Umas undoing, p.1
Uma's Undoing, page 1part #2 of Cryptic Cove Mystery Series
Cryptic Cove Mysteries
A Cryptic Cove Mystery Book 2
Copyright © 2019 Dallis Adams
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All Rights Reserved, including the right of reproduction in whole or in part in any form. This eBook is a work of fiction. Any references to historical events, real people, or real locales are used fictitiously. Other names, characters, places and incidences are products of the author's imagination, and any resemblance to actual events, locales or persons, living or dead, is entirely coincidental.
Any and all errors are my own, although I did take some of that special leeway called "fictional license."
Note: Cryptic Cove is a fictitious town, located in the vicinity of Crescent City, California.
To my sister, Alice, who is my hero!
Cryptic Cove, California
Early Spring, 1879
Doctor Elroy Traver — a swindling, deceiving, bottom-feeding ingrate — stood on the street across from Thistle Do Nicely general store.
Uma MacKissick came to an abrupt halt, causing her friend, Lala Zorsika, to bump into her.
“Umph. Uma. Stars above!” Lala exclaimed, reaching out a hand to steady herself against Uma’s shoulder. “You could have warned me you were going to stop. Uma?”
She couldn’t answer. Instead, she stared at Traver, a ghost from her past. What was he doing there? He looked the same, his barrel-like chest covered with a charcoal-gray waistcoat. Matching trousers completed his ensemble. Instead of a cravat, he’d donned a necktie, which was now the fashion. Seven-year-old Zada stood nearby with her mother, Rosia Cruz. Zada hadn’t been in school again, but instead had stayed home to take care of her ailing father. As the only teacher in Cryptic Cove, Uma felt responsible for ensuring her students attended school.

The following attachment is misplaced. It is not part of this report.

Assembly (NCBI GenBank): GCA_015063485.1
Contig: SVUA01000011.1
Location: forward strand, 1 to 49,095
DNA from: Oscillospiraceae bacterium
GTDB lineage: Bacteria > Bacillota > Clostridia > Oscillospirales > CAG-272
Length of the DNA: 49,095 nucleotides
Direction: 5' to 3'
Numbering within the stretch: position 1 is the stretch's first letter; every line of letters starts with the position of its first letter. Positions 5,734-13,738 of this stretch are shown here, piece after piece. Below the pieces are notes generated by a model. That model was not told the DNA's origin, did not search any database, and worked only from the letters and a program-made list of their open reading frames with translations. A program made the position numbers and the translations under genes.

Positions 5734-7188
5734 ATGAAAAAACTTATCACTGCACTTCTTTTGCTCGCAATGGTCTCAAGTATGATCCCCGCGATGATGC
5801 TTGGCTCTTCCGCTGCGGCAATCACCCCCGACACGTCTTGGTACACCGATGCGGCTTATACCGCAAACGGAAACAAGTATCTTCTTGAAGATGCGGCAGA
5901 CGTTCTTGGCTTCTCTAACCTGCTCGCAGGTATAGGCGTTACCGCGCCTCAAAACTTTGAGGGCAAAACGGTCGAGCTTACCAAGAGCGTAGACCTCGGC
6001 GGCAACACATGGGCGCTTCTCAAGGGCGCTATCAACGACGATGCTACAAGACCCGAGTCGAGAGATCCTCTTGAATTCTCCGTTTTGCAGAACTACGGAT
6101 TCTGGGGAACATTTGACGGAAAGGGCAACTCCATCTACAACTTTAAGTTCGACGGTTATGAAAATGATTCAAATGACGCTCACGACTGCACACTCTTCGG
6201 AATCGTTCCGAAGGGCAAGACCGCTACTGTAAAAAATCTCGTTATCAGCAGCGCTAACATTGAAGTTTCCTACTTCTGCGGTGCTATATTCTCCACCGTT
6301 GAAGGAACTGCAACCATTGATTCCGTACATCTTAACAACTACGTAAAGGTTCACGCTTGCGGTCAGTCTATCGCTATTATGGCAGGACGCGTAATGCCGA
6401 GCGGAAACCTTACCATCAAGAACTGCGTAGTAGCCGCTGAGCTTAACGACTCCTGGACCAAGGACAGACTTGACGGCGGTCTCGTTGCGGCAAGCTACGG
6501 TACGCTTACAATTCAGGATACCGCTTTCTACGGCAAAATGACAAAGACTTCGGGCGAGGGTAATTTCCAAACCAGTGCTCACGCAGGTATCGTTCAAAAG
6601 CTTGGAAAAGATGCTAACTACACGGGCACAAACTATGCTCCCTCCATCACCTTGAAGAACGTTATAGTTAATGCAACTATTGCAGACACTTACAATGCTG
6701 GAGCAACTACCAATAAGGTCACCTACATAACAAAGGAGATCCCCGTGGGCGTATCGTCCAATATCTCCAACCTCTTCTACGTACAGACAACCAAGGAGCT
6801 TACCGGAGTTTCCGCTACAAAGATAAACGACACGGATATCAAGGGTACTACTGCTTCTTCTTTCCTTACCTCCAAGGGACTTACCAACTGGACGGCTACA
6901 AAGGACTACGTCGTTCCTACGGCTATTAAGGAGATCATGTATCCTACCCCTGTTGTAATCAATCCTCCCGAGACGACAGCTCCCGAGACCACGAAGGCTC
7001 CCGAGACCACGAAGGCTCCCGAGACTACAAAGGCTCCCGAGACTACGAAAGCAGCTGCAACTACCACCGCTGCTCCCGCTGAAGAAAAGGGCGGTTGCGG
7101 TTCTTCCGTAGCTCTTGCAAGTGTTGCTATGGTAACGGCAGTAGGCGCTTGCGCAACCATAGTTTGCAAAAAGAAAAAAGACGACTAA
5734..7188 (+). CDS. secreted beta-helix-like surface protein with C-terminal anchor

Cryptians were slowly getting used to her as an authority figure for education in the five months since she moved to Cryptic Cove and married Jack MacKissick, the town sheriff. Note to self — she must visit the Cruz family, give Zada homework to make up for her lost school days, and emphasize to her parents the importance of Zada’s continued education.
Pauline Ludermann — waitress at The Vine, and mother of nine-year-old Rush — was also listening to the fake doctor. She leaned against a hitching rail in front of Thistle Do Nicely, favoring the leg that had been injured years ago during a fall from the trapeze. Other women of whom Uma didn’t know, stood around to listen.
Pauline must be on her break. Why she would waste her time off by visiting a charlatan like Doc Travers was a mystery to Uma.
Oh, and there was Celeste Kincaid, standing in the street on the other side. Celeste married Uma’s grandfather, who had been almost thirty years older than Celeste. Even though gossipers thought Celeste had married for money, those close to her knew she’d been deeply in love with George Kincaid.
Celeste stared at Doctor Traver, her face and lips pale. Before Uma could approach her, she swiveled and scurried back to her brougham — a sleek-looking, four-wheeled, horse-drawn carriage, painted in a deep burgundy shade. Uma frowned. Maybe Celeste had experienced something bad with Traver, too. Oh, well. She was scheduled to have tea with Celeste later in the week. She would grill Celeste then.